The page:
Burmester B38 floor standing loudspeaker review: Slimline tonic

German marque’s flagship B series floor stander, Burmester B38, offers smart bass-tuning potential. Is this the speaker for every room? Tested at £22,700.

Burmester B38 front view with hifi choice recommended badge

What is Burmester B38 ?

Although the largest and most expensive member of Burmester’s B series loudspeakers (which is positioned below its BA and BC, BC 350, BC 150 models), the £22,700 B38 doesn’t -when viewed front-on at least – look quite like the all-singing, all-dancing range-topper you might expect. Yes, it’s certainly marginally taller than the step-down B28 (£17,600), at 1,165mm compared with 1,144mm, but it’s also slimmer, its 210mm width shaving off some 13mm. And then there are the drivers, with the B28 having four cascading down its front baffle, while the B38 seems happy to make do with just the two…


The German manufacturer explains that: “scaling up the concept” of its slim, classic-looking loudspeaker line, including by expanding cabinet depth here to a substantial 460mm, has enabled the use of side-firing 320mm bass drivers, rather than the smaller front-firing woofer pair of the B28. This is a technique that has also been employed on its costlier models and the result, pledges Burmester, is a speaker that’s still slender enough to blend into a room while offering that all-important: “impulsive and powerful bass reproduction”.

Such a passion for the low-end will not surprise anyone that’s familiar with the company, as founder Dieter Burmester (who passed away in 2015) played bass guitar in bands in his youth before his interest in music morphed into a passion for music reproduction. Yet while Burmester Audiosysteme was officially established in 1978 in Berlin (its first product being the 777 preamp), it wasn’t until 1994 that its attention turned to loudspeakers and the use of Air Motion Transformer (AMT) tweeters in particular.

Skip forward 30 years and all the company’s speakers, bar the entrylevel £11,800 B18 floorstander -which instead makes do with a soft dome tweeter – employ AMT units. These, says the company, are bespoke designs made in conjunction with a trusted, long-term German supplier. The AMT found on the B38 is a new iteration, its height and width tailored specifically to the cabinet, and with a high-frequency reach rated to 33kHz. Next up (or down, if you prefer) is the B38’s dedicated midrange driver, a 170mm fibreglass cone, which is again mounted seamlessly within the speaker’s aluminium front panel.

Burmester B38 Specs

PRODUCT: Burmester B38

ORIGIN: Germany

TYPE: 3-way floorstanding loudspeaker

WEIGHT: 51.5kg each

DIMENSIONS (WxHxD): 210 x 1,165 x 460mm


  • AMT tweeter
  • 170mm fibreglass membrane midrange driver
  • 320mm paper sandwich membrane bass driver
  • Quoted sensitivity: 86dB/1W/1m (4ohm)


WEBSITE: burmester.de/en

How low can you go?

Both this unit and the AMT tweeter are internally isolated from the B38’s piece de resistance, the aforementioned 320mm bass driver. Its paper sandwich cone is hidden behind a non-removable grille and backed by a large neodymium magnet assembly. A bass reflex design, the B38’s alignment is ‘tuned’ by a rear-firing port, with a foam insert and ‘room adaption’ toggle that enables further user tweaking.

This trio of drivers, plus the 150Hz/2.4kHz crossover network (fed via a low-slung terminal plate with gold-plated milled OFC terminals supporting both bi-amp and bi-wire connections), are housed in a cabinet weighing 51.5kg. Contributing to its heft are two-layer 38mm-thick cabinet walls, FEA-optimised internal bracing and a base plate that decouples the enclosure from the floor by a ‘computer-calculated spring-mass’ damping system evolved from the B18. Strength and mass also come from the stainless steel ring used to secure the bass driver to the side wall.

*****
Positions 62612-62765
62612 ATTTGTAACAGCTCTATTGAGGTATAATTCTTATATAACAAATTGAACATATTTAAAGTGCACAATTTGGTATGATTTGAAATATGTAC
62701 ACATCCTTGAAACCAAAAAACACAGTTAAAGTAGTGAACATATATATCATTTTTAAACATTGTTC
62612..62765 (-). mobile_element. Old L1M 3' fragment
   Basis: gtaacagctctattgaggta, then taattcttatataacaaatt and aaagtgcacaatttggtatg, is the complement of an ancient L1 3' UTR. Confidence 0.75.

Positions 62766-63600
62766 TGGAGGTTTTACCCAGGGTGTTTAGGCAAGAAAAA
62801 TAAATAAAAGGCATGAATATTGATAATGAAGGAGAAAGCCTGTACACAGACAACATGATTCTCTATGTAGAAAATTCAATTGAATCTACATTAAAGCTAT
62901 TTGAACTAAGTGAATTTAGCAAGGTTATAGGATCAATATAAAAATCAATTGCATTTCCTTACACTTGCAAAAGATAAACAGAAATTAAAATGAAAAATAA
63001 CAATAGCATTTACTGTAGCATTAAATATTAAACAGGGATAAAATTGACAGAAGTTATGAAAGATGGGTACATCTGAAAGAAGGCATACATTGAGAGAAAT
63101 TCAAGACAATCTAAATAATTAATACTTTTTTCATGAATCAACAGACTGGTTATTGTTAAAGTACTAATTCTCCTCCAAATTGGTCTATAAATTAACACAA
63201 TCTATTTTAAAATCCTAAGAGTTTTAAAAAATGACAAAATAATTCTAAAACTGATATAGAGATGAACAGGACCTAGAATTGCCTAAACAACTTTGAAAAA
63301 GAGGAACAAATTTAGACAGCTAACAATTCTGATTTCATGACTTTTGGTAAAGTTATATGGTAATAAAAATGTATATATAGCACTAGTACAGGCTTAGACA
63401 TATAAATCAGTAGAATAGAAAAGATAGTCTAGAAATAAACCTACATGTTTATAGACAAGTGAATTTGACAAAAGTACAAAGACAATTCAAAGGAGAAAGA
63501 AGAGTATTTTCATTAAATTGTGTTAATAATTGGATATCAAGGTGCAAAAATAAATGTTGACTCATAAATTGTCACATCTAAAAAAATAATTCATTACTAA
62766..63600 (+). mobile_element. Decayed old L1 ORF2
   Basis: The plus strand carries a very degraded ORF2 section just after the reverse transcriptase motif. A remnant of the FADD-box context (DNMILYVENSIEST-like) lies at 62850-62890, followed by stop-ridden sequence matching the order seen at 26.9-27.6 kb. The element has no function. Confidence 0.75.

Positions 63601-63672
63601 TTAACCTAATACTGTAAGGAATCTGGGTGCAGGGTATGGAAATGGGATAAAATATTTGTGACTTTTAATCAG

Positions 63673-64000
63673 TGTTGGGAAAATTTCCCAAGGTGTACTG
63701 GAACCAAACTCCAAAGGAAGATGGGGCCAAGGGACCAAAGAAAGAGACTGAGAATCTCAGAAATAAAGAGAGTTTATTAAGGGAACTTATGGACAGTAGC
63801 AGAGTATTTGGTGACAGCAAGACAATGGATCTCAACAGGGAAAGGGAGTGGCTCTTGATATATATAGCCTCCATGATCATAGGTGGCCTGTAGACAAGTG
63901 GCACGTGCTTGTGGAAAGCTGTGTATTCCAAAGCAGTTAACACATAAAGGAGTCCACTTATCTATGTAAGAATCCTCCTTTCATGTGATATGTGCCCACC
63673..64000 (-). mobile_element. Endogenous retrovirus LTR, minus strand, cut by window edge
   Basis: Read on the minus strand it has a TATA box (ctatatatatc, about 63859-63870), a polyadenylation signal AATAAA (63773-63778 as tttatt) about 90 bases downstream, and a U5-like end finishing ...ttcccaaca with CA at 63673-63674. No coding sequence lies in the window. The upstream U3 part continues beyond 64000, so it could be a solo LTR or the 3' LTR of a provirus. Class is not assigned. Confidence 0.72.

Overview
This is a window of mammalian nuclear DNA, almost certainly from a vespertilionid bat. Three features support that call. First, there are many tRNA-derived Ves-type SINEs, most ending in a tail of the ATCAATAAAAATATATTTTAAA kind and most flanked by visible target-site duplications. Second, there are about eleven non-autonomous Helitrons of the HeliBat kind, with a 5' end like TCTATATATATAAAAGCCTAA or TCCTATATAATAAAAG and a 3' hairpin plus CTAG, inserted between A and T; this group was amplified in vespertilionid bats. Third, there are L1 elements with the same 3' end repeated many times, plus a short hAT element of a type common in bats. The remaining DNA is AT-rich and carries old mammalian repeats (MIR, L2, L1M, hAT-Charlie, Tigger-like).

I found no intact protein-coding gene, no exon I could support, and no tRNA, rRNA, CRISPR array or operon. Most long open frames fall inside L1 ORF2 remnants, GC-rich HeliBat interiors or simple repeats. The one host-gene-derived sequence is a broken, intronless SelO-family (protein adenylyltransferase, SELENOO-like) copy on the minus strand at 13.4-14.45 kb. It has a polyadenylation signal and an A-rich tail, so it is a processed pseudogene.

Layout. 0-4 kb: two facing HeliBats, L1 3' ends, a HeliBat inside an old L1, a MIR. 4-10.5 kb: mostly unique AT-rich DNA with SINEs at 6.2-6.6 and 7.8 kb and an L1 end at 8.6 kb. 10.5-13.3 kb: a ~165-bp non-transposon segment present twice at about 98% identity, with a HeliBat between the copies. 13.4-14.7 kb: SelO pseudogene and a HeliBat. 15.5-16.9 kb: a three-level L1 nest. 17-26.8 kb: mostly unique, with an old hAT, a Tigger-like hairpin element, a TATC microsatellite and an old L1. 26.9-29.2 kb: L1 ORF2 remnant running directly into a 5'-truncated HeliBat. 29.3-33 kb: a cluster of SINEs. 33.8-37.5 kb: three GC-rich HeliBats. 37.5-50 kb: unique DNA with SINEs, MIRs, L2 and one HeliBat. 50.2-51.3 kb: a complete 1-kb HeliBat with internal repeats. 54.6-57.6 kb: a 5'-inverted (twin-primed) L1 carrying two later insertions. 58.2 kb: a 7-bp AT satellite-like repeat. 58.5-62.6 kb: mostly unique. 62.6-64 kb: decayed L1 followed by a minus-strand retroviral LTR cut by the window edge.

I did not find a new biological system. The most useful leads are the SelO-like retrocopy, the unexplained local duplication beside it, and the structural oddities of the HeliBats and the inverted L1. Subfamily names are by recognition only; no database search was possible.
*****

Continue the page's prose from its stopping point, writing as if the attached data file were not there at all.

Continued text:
Burmester, modest as ever, declares the B38’s aesthetic design to be: “simply perfect”, and those who appreciate a look that’s all straight lines and hard angles might well agree. Certainly, it has an elegant air to it, particular in its white, black or mid-grey finishes, while an American Walnut veneer is offered for buyers seeking a more traditional feel. As with all of the company’s products, the loudspeaker is hand built at its Berlin facility, its chassis ‘run-in’ for a week before final assembly and pairs then matched.

As regards setup, the B38’s manual doesn’t establish a preference for having the speakers toed-in, instead suggesting experimentation (“this is easier to do with a helper or two rather than alone”) and keeping the cabinets a minimum of 50cm from side and rear walls. Lastly, although this floorstander has a slender visage, it’s still big and in turn will benefit from amplification of equal stature, as evidenced by Burmester’s quoted 4ohm nominal impedance and 86dB sensitivity ratings. We decide to plump for a Primare A35.2 power amplifier paired with Rotel’s recent Michi P5 S2 preamp.

Sound quality

Listening to the B38 brings back memories of that famous commercial from Heineken about refreshing the parts that other beers cannot reach. The impact of this speaker’s 320mm bass driver – unusually large even for a floorstander at this price – is immediately noticeable, delivering a low frequency performance with real extension, with grip and control thrown in for good measure. Coupled to succinct, clean highs from the AMT tweeter, the resulting sound has plenty of dynamism and the voicing shows no desire to add extra warmth to what’s already on the track. There’s energy and liveliness; a direct feel to the sound that’s simpatico with the loudspeaker’s physical style.

The B38 delivers a correspondingly largescale sound that ticks all the boxes

It’s a performance that works wonders with Daft Punk’s Da Funk off their Homework album, which begins with a deep, propulsive electronic bassline and rat-a-tat percussion underpinned by a thudding kick drum. Each element lands with rapid attack and decay, the space between beats making it easy to latch on to its nightclub groove. Furthermore, even at a listening level that would perhaps reasonably be described by anyone’s neighbours as anti-social, the B38 still manages to comfortably maintain its clean, composed nature.

A trade-off for this focused, forward sound is that Burmester’s speaker isn’t exactly going to bowl you over with warmth and syrupiness, which some might think makes it uninviting. We’ve certainly heard Diaraby, from Ry Cooder and Ali Farka Toure’s Talking Timbuktu release rendered with softer edges. On the other hand, through the B38 there is more of an invitation to really focus on the varied instrumentation, the vocal harmonies and the astonishing musicianship. And we can’t stress enough just how much the bass response is delicious.